For Coggan, whilst baptism and the Eucharist are God’s verbal visibilia, sermons are his verba audibilia, appealing to the ear[8].

Similarly, P. T. Forsyth calls the preacher a sacrament[9] and describes him as sacramental:

The preacher’s place in the Church is sacramental. It is not sacerdotal, but it is sacramental. He mediates the word to the Church from faith to faith, from his faith to theirs, from one stage of their common faith to another…. He is a living element in Christ’s hands (broken, if need be) for the distribution and increment of Grace. He is laid on the altar of the Cross[10]

Part of the preacher’s role is to “feed” the people with the Word of God[11].

One of the points Forsyth wants to insist on with this sacramental language is that the sermon is not mere talk, it does something. Real preaching is effective spiritual action:

In true preaching, as in a true sacrament, more is done than said…. He [the preacher] is a man of action. He is among the men who do things. That is why I call him a sacramental man, not merely an expository, declaratory man. In a sacrament is there not something done, not merely shown, not merely recalled? It is no mere memorial…. in a sacrament there is something effected.[12]

Forsyth adds:

The preacher’s word, when he preaches the gospel and not only delivers a sermon, is an effective deed, charged with blessing or with judgement. We eat and drink judgement to ourselves as we hear.[13]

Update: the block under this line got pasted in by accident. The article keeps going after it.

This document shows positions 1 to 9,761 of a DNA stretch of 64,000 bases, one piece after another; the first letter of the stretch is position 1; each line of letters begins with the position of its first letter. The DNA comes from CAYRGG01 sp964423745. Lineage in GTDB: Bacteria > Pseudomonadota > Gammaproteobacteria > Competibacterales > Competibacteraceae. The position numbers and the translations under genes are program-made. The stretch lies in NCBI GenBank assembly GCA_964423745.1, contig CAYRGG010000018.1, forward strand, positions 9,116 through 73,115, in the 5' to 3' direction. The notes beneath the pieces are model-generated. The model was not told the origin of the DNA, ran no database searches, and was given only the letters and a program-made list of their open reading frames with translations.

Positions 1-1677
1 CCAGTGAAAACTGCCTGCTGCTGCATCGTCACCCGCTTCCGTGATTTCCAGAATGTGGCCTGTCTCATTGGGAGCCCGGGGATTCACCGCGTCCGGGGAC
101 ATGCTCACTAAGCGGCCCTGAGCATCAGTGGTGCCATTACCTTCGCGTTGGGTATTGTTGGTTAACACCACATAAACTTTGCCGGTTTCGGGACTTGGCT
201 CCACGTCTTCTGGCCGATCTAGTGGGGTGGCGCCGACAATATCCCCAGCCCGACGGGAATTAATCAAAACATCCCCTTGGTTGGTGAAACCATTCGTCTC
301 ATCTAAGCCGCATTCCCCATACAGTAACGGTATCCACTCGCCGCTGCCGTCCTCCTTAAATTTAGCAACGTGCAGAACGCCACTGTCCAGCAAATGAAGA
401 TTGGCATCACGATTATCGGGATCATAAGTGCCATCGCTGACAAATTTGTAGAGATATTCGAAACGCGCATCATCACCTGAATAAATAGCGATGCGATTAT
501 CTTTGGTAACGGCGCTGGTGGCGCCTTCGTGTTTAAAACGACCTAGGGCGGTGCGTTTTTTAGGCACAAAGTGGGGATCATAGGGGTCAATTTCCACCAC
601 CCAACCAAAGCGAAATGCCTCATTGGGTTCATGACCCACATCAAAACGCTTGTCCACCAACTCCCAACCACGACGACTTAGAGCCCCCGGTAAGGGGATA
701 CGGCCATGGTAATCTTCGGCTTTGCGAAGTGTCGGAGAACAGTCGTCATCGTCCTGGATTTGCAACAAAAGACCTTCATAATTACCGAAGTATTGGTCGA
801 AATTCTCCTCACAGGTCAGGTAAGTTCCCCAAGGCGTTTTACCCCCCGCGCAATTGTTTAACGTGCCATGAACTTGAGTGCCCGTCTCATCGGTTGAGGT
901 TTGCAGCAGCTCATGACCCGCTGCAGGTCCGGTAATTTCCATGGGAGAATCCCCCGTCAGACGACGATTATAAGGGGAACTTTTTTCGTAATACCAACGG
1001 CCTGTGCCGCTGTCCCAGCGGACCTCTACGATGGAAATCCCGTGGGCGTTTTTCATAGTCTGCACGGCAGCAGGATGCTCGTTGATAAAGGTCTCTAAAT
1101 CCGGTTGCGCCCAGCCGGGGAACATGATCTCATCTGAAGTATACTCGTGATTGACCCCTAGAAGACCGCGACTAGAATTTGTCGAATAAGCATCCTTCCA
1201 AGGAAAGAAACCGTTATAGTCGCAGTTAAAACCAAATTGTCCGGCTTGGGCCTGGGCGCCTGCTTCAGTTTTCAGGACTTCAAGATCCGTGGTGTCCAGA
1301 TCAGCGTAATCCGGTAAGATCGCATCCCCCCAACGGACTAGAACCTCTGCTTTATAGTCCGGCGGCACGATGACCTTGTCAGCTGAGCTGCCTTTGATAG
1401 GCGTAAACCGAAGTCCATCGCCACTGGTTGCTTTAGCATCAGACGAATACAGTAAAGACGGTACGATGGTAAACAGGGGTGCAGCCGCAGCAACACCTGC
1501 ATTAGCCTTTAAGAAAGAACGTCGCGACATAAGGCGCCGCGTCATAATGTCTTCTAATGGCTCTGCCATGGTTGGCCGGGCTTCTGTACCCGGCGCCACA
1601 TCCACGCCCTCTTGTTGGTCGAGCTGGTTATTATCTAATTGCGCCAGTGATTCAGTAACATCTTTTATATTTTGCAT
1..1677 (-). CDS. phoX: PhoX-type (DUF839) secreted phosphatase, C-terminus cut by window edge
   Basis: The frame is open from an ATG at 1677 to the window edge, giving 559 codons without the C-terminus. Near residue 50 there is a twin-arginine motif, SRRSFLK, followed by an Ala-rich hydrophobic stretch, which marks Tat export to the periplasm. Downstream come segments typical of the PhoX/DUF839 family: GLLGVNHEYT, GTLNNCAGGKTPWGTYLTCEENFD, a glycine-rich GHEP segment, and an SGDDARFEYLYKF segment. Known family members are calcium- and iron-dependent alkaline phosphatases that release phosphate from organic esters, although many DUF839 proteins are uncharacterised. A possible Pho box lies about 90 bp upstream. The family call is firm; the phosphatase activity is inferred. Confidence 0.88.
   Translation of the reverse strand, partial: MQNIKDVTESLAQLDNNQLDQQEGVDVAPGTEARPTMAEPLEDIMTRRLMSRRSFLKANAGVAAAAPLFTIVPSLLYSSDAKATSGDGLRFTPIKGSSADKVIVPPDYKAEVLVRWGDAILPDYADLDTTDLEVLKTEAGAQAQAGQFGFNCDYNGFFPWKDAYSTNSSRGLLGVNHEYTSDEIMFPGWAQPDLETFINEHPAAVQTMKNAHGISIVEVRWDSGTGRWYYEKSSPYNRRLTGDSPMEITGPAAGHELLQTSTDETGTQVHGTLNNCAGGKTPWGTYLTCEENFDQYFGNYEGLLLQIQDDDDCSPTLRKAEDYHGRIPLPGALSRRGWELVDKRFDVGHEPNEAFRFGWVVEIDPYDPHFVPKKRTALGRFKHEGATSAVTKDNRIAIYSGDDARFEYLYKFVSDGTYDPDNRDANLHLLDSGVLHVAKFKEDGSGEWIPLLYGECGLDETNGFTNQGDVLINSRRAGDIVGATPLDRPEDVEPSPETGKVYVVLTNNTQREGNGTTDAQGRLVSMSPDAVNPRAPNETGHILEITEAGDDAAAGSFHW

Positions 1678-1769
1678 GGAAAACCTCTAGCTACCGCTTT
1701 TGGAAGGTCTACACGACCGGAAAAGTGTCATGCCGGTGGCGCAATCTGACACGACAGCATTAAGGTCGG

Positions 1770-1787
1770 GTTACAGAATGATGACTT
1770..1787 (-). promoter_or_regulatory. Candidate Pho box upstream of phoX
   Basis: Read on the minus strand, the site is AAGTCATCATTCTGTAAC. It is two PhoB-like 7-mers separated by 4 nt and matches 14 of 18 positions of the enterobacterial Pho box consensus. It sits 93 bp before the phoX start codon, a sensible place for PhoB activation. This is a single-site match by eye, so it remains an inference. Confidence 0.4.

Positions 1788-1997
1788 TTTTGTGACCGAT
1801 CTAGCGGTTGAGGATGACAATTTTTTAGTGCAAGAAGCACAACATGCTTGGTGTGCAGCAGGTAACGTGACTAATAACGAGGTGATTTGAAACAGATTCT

As for Coggan, for Forsyth, preaching involves the real presence of Christ.[14] Preaching mediates what Forsyth calls “the Great Act”, the saving work of Christ and especially his cross[15]. The preacher is merely the sacramental element, the power is not his[16].

George Pattison writes:

if we no longer live in a golden age of Christian preaching, few Christians will not at some point have experienced something of the sacramental dimension of preaching- that preaching, no less than the sacraments more narrowly understood, is a way of God becoming present in time to the believing community. Preaching too can be a way of making-present the 'conversation in heaven' to which God is constantly drawing us. Seeing preaching as sacramental in this way goes against the widespread assumption by both preachers and congregations that preaching is primarily a form of teaching, the aim of which is simply to offer an explanation or application of the biblical text, or to demonstrate the logical, historical or psychological grounds for accepting Christian belief.[17]

[1] (Glasgow, Collins Fount Paperbacks, 1987)
[2] Coggan, The Sacrament of the Word, p12
[3] Coggan, The Sacrament of the Word, p76
[4] Coggan, The Sacrament of the Word, p77
[5] Coggan, The Sacrament of the Word, p77, quoting The Bible and Christian Life, T. T. Clark, 1955, p12
[6] Coggan, The Sacrament of the Word, p77
[7] Coggan, The Sacrament of the Word, p77
[8] Coggan, The Sacrament of the Word, p77. The category of visible words was questioned above. Of course sermons are usually “seen” as well as heard.
[9] P.T. Forsyth, Positive Preaching and the Modern Mind: The Lyman Beecher Lecture on Preaching, Yale Univerity, 1907 (Hodder and Stoughton, MCMVII), p79
[10] Forsyth, Positive Preaching, p80
[11] Forsyth, Positive Preaching, p80
[12] Forsyth, Positive Preaching, pp81-82
[13] Forsyth, Positive Preaching, p83
[14] Forsyth, Positive Preaching, pp 82 and 83
[15] Forsyth, Positive Preaching, p84
[16] Forsyth, Positive Preaching, pp84-85
[17] George Pattison, Short Course in Christian Doctrine, p108